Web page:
Many of those who led the last intifada believe it was their efforts that saved Arafat and the PLO and made the peace process possible, and yet there's widespread resentment in their ranks at being sidelined politically once the exiled leaders arrived home.
To be sure, it's unlikely that Chairman Arafat's headquarters would have moved from Tunis to the West Bank without the intifada. The PLO's efforts to launch guerrilla warfare against Israel from neighboring Arab states had been singularly unsuccessful. Arafat's headquarters had been in Jordan in the late '60s and Lebanon in the '70s and early '80s, but by 1987 he was billeted in far-off Tunisia with few instruments to pursue his nationalist struggle. Then came the uprising in the West Bank and Gaza. The young men of the territories occupied by Israel in 1967 may have suffered heavy casualties as they hurled stones and gasoline bombs at a well-armed adversary with little patience for their protests, but they also created a political crisis for Israel. It was the intifada more than anything that forced Israel to abandon efforts to foster an alternative leadership in territories under their control, to acknowledge the PLO as the legitimate representative of Palestinian aspirations and to open negotiations.
Then as now, the Israelis were able to contain the rebellion through force, but they were unable to end it and the continued application of force was hurting Israel politically. That led the Israelis to begin tentative informal discussions with the PLO in 1989. Although the Palestinian delegates to the initial formal talks in Madrid in 1991 came from the West Bank and Gaza rather than from PLO headquarters, they all took direction from the leadership in Tunis.
Fast forward three years to the implementation of the Oslo Accord, and Yasser Arafat comes home, bringing with him a leadership corps from exile and setting up the Palestinian Authority as envisaged by the accord. But the top positions in Arafat's administration all went to returning exiles and Arafat cronies, while the local leaders who'd earned their stripes and scars in the heat of the intifada, and often did time in jail for it, were mostly overlooked or incorporated in subordinate roles in the Palestinian Authority. In many cases, it is those same shunned local leaders who are today once again running things on the seething streets of the West Bank and Gaza.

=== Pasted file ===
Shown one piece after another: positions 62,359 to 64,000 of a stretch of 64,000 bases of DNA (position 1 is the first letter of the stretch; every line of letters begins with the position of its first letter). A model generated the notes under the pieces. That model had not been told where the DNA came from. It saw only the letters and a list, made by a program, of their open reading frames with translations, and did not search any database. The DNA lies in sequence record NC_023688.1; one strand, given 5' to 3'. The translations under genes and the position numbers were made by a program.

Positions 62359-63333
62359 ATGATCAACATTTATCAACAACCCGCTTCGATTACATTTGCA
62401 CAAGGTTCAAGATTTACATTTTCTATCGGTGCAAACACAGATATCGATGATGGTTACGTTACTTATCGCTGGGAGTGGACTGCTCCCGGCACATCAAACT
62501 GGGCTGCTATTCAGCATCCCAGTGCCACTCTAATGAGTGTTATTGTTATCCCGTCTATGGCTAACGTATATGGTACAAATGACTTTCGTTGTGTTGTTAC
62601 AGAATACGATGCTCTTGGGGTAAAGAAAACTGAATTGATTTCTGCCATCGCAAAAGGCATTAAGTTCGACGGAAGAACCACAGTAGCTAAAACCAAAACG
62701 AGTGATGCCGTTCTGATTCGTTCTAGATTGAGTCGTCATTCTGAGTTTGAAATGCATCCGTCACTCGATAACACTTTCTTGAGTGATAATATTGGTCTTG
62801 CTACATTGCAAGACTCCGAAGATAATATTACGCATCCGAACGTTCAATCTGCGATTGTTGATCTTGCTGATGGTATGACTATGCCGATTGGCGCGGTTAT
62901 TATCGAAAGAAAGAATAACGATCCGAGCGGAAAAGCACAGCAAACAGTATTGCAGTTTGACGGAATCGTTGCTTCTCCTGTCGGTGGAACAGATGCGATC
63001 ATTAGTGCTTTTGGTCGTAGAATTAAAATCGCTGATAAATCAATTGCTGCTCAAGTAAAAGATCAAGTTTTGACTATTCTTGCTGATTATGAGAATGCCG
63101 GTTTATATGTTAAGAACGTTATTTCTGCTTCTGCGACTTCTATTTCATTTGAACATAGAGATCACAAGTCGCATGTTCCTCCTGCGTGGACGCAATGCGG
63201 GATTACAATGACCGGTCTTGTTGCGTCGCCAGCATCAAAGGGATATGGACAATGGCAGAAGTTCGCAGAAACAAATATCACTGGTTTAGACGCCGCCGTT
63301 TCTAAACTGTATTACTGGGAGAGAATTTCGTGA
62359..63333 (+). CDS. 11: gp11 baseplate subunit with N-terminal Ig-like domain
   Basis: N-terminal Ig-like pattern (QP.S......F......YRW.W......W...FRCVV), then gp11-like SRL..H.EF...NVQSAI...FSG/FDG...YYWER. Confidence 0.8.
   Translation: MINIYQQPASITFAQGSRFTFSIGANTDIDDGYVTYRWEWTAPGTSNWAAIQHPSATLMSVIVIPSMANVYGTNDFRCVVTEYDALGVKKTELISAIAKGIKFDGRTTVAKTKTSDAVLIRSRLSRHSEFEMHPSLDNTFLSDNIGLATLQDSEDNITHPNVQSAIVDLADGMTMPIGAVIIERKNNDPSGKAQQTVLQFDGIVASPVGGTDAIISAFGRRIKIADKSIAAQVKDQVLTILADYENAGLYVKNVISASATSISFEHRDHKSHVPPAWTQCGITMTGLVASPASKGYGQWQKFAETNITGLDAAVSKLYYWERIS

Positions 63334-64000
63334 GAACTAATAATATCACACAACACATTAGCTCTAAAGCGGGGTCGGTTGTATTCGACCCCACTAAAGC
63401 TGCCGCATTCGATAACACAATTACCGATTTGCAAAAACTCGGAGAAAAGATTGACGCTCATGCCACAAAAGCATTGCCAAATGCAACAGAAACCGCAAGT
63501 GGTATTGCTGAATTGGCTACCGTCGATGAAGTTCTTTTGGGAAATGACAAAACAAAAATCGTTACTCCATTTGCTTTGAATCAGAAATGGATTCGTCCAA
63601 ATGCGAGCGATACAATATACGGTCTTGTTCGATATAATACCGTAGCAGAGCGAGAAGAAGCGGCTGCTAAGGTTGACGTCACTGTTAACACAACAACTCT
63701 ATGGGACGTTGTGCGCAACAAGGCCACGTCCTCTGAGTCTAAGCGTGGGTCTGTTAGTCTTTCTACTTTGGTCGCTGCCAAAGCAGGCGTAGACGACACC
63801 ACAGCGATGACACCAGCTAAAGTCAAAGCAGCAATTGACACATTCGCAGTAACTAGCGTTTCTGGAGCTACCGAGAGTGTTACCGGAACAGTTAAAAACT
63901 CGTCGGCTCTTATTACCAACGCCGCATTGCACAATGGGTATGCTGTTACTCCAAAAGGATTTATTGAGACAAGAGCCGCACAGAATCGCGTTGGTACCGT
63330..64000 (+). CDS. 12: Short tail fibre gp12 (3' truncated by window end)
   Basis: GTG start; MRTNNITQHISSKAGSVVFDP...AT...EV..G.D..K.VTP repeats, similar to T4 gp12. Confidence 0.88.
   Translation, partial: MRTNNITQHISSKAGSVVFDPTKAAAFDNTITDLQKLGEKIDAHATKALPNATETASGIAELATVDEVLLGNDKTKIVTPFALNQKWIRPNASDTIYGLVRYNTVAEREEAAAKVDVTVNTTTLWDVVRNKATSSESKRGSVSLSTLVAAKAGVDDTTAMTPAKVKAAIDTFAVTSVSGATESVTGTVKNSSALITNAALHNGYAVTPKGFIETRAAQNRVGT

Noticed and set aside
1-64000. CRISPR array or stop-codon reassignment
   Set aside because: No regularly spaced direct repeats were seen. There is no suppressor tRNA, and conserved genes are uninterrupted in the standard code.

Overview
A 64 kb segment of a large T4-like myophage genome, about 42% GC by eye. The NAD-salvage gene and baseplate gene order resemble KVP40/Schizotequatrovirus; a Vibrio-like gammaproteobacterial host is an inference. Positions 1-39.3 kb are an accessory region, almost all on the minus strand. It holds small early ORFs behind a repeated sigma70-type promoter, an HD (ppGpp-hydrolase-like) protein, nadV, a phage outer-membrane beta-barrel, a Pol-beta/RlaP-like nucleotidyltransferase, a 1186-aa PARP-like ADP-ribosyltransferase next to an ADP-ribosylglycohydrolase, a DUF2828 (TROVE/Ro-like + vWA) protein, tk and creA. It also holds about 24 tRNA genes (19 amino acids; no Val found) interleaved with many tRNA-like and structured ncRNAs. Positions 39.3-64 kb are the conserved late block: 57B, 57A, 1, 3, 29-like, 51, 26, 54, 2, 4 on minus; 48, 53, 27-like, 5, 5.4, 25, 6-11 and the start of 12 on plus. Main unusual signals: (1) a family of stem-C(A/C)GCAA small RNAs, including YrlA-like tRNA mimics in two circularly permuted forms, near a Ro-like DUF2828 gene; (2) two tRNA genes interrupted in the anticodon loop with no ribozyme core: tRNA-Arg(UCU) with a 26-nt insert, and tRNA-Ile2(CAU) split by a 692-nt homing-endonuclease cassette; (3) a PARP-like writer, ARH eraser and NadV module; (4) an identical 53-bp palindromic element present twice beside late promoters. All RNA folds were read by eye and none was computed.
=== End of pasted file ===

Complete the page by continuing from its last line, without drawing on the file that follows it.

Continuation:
Arafat certainly needed the current rebellion to strengthen his hand at the negotiating table against proposals on Jerusalem he deemed political suicide. But its continuation precludes a return to the negotiating table, and therefore makes the attainment of his cherished dream of a Palestinian state increasingly unlikely in his lifetime. Even then, the Palestinian leader may have little option but to act as a spokesman for the intifada, for fear of simply sidelining himself.
The challenge to Arafat is partly generational. The kids on the streets are unlikely to listen to the cautionary advice of elders who they see as enfeebled by decades of Israeli occupation. In the face of their powerless parents, the "authority" projected by demagogues hawking martyrdom and the promise that sacrifice and confrontation will earn their freedom has an irresistible appeal for many young Palestinians. And, of course, parents may have a hard time stopping their children from doing what they themselves grew up doing after all, the occupation began 33 years ago. Arafat should know better than anyone, because he was once a young rebel himself, rejecting the moderation of his parents' generation, taking over the PLO in 1968 and reorienting it toward independent armed struggle.
But it's not as much a generation gap as a gulf between the experience of different elements of the Palestinian leadership. Those who grew up under Israeli occupation are increasingly skeptical of the abilities of the leaders who came from abroad. They see themselves as the ones who know how to handle the Israelis, and they believe that the returning exiles have achieved pitifully little after seven years of negotiation. A growing number of Palestinians blame not only the Israelis, but also their current leadership for their current plight, and that makes the current intifada also an implicit protest against the Palestinian establishment.
So while the leaders around Arafat, in between saber-rattling, insist that peace talks can be resumed if the Israelis withdraw their forces to their preSeptember 27 deployments, those leading from the street, such as Fatah activist Marwan Barghouti, insist they'll fight on until Israel has fully withdrawn from the West Bank and Gaza. Implicit in the current violence, therefore, is a power struggle within Palestinian ranks. And with Arafat aging and ailing and his immediate aides unable to command the loyalty of the streets, there's little cause for optimism that the Oslo Accord will be revived.